About a Self-Learning Computer Game Player

This essay is about a self-learning system I created for Blue Planet Software, owner of the Tetris brand. It assumes familiarity with the Tetris game, but extensive information about the game can be found on Wikipedia.


One day, Henk Rogers (CEO of Blue Planet Software) came to me with what sounded like a fairly simple request: to make it easier to play the Tetris game on smartphones. He suggested something to do with selecting a play with a single mouse-click, rather than directing the piece to its spot through shifting and rotating the piece.


Traditionally, Tetris was being played using a keyboard or a game-pad and it required both keyboard dexterity and quick strategic thinking where to put the ever-faster falling blocks. But smartphones with their touch-screens don’t have tactile keyboards and every solution they had come up with until then proved to be so cumbersome to play, that for the first time in its 25 year existence Tetris was waning in popularity.


The first thing I did was make a program to calculate all the possible places a Tetris piece could be placed in the playing field. And display them below the game so they could be picked using a single mouse-click. Not entirely trivial, but also not too hard to accomplish. This way I found out that generally there are between 9 and 33 possible places to place a Tetris piece, depending on its symmetry.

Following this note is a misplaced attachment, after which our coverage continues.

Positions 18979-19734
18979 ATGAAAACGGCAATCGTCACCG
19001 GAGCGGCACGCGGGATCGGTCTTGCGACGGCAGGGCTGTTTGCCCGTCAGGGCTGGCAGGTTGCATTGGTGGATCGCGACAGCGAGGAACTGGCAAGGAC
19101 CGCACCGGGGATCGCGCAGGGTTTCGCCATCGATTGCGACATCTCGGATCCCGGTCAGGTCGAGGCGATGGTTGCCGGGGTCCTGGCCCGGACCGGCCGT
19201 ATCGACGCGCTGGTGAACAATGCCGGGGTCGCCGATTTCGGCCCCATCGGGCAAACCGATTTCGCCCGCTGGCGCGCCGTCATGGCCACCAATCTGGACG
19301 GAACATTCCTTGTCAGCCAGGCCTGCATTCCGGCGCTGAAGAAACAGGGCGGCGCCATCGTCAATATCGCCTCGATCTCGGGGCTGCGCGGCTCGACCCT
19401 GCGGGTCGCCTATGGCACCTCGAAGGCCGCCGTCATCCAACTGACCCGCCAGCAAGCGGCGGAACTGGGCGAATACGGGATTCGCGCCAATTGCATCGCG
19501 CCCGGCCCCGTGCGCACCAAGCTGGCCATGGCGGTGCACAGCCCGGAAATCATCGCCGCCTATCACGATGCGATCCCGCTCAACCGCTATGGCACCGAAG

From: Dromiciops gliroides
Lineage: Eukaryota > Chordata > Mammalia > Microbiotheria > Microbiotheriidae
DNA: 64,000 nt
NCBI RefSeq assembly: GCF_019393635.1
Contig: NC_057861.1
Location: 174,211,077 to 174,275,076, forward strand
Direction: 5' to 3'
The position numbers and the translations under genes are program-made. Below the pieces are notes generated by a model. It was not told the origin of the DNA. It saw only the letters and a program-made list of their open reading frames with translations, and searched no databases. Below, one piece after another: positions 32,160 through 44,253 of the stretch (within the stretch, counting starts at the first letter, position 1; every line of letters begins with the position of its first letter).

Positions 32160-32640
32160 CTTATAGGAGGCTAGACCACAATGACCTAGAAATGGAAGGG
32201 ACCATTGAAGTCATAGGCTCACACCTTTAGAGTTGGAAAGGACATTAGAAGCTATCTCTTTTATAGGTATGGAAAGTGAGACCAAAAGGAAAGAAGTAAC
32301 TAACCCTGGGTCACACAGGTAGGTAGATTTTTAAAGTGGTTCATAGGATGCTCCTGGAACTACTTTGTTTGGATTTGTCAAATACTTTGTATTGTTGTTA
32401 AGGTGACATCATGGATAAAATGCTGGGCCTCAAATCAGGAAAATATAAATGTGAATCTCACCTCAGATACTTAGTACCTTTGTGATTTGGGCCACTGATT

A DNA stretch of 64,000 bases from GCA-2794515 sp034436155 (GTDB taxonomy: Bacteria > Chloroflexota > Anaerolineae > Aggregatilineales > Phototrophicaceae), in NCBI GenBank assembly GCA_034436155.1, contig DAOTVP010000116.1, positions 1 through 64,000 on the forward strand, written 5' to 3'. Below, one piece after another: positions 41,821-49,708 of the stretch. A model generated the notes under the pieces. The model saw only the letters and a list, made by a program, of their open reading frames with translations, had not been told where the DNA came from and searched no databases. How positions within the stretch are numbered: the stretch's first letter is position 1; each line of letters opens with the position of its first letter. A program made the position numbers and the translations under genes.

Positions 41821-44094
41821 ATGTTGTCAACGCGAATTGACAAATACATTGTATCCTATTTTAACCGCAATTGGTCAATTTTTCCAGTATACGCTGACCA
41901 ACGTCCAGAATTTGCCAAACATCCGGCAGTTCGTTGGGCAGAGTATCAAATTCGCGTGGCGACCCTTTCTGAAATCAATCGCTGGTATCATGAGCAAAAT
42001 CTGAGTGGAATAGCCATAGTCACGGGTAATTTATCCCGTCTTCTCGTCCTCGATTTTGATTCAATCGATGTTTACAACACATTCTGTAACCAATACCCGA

Giving a player the choice of 33 possibilities on a smartphone is obviously not practical. So this would need to be cut down to a much smaller number, say 3 or 4. But which 3? In order for the system to be accepted by Tetris die-hards, at the very least the best possible move would have to be part of the selection.  How would the program know what would consist as ‘best’? At this point I could probably have dug in and created an Artificial Intelligence (AI) algorithm that used a combination of heuristics and combinatorial search to try to compute the best move. But there are many variations on the Tetris game, all with different scoring rules and slightly different game mechanics. So for each of these variations the AI would need to be tweaked to account for those differences.